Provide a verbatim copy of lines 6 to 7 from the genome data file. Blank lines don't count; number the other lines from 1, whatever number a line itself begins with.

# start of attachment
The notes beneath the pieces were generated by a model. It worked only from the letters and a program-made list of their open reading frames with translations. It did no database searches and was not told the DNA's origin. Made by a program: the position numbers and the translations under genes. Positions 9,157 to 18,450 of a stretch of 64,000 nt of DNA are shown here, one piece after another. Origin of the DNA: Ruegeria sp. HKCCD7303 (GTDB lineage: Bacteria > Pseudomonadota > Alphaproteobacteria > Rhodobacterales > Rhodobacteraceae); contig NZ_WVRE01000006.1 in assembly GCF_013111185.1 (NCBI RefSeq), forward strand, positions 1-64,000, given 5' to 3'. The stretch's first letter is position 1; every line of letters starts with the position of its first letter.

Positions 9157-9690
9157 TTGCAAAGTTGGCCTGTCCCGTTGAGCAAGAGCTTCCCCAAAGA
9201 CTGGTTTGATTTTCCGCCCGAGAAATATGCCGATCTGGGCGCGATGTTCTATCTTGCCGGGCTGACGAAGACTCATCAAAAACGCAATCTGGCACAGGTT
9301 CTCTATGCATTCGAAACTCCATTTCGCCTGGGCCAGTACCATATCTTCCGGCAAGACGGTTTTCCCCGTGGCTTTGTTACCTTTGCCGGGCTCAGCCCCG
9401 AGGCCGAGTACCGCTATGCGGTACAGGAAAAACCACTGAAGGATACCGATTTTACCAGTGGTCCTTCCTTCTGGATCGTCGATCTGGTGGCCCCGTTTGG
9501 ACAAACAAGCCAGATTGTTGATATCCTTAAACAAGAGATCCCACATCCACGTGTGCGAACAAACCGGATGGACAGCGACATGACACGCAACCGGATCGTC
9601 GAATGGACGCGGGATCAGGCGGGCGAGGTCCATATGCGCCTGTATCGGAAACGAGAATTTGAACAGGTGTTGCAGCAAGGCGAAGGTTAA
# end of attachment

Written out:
9401 AGGCCGAGTACCGCTATGCGGTACAGGAAAAACCACTGAAGGATACCGATTTTACCAGTGGTCCTTCCTTCTGGATCGTCGATCTGGTGGCCCCGTTTGG
9501 ACAAACAAGCCAGATTGTTGATATCCTTAAACAAGAGATCCCACATCCACGTGTGCGAACAAACCGGATGGACAGCGACATGACACGCAACCGGATCGTC